Over the past 3 days we have explored several of the Cerros, visiting the naval museum and former prison (both seem to have been a theme during our Southern Hemisphere travels), the cemeteries (ditto, closed), the Valparaiso home of famous Nobel prize-winning poet and communist patriot, Pablo Neruda (layered like a wedding cake, eccentrically decorated and utterly delightful – shame about the abysmal poetry), and of course many establishments offering coffee and cake. The port is a shadow of its former self, but the city has taken on a new vibrancy, its slightly shabby but colourful sides having become a nest for artists. These are both the conventional sort, using oils, watercolours and pastels on canvas, paper and hardboard to depict the ramshackle beauty of the city, as well as the innumerable mural and graffiti artists who are doing their best to decorate every vertical surface on the Cerros, some legally, some not so, with an amazing variety of colourful and more or less artistic offerings. Less attractive are the “tags” left by the more vandalistic (is that a word?) element, who consider their work to be as artistic as the muralists, but unfortunately make an eyesore of many walls.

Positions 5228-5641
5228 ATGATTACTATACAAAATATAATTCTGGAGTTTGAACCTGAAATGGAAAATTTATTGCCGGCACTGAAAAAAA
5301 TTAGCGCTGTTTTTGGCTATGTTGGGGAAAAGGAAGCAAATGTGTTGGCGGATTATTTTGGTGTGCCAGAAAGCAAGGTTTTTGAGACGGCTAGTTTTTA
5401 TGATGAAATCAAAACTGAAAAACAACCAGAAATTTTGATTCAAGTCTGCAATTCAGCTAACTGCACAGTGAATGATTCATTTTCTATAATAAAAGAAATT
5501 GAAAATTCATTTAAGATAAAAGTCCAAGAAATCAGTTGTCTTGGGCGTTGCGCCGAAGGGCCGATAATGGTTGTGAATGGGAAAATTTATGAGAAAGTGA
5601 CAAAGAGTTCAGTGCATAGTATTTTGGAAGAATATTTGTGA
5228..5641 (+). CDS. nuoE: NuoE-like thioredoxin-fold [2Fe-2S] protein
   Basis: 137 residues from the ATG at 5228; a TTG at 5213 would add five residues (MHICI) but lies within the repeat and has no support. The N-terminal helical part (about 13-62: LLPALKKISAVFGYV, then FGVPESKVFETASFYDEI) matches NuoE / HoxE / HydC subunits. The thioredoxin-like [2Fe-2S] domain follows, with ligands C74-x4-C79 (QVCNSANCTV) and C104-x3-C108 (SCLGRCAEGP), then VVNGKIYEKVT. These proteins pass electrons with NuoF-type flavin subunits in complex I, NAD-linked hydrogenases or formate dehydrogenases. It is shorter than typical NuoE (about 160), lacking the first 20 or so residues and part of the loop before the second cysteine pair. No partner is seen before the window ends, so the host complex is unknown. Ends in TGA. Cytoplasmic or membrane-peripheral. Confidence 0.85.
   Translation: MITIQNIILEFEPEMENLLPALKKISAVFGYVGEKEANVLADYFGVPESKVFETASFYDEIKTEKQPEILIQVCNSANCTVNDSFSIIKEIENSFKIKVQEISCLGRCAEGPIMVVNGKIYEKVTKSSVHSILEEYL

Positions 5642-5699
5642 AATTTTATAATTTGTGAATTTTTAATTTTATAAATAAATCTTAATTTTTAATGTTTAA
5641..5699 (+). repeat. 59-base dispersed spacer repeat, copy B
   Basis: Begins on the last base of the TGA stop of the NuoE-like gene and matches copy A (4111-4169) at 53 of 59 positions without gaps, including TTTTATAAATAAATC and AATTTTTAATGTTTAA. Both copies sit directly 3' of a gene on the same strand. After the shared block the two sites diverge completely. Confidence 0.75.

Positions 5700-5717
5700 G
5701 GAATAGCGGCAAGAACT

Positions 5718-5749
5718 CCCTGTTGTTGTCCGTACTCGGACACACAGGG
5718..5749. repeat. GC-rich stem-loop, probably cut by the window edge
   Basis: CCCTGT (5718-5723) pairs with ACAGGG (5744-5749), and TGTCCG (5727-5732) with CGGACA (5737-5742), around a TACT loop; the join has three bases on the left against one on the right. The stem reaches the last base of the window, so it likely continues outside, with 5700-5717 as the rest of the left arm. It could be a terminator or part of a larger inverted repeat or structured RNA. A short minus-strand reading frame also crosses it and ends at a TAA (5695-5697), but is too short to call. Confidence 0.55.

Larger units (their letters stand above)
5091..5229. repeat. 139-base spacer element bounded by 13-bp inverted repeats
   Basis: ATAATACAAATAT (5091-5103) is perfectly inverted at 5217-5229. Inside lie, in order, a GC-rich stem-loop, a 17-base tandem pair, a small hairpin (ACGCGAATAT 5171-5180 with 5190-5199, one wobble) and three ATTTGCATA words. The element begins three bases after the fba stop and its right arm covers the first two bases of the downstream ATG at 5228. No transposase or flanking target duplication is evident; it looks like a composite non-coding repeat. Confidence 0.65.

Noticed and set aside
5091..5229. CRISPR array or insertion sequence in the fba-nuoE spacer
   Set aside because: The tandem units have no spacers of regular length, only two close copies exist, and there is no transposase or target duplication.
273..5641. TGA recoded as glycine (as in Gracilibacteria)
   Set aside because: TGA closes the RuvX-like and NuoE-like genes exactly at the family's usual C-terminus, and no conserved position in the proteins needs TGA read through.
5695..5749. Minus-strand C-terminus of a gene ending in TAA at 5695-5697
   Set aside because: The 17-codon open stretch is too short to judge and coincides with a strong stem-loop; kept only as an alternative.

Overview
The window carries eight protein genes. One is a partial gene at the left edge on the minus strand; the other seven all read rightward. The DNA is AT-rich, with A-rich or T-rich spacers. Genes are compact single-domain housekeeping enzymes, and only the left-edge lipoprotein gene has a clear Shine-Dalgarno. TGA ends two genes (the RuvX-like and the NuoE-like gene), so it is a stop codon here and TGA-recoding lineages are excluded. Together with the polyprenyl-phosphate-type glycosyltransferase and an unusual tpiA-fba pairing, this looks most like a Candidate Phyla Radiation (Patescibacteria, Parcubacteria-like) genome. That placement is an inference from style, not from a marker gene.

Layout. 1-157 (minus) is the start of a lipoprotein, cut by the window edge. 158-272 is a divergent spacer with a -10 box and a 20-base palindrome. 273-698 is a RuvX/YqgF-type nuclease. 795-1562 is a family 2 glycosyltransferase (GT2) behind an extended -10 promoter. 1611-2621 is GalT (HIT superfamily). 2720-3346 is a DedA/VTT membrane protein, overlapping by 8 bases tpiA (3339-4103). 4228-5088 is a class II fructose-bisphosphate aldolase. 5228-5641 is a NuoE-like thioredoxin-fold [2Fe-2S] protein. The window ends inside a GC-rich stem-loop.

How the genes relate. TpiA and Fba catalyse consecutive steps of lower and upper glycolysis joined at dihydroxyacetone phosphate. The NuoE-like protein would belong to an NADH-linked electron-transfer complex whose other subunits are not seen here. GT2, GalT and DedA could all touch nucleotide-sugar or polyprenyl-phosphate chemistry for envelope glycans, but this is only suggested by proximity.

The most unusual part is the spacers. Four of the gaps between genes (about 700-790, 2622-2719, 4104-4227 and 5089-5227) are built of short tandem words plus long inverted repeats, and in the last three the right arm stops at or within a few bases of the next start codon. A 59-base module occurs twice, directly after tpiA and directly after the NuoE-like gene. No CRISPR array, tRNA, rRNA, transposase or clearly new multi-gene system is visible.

Graffiti, Valparaiso-style
Photo – Stu Sheldon

It has been an enjoyable few days exploring the big city, but tomorrow we move on and hit the bus station again for the long stretch north through the Atacama desert to Arica, the port town and surf mecca just south of the Peruvian border.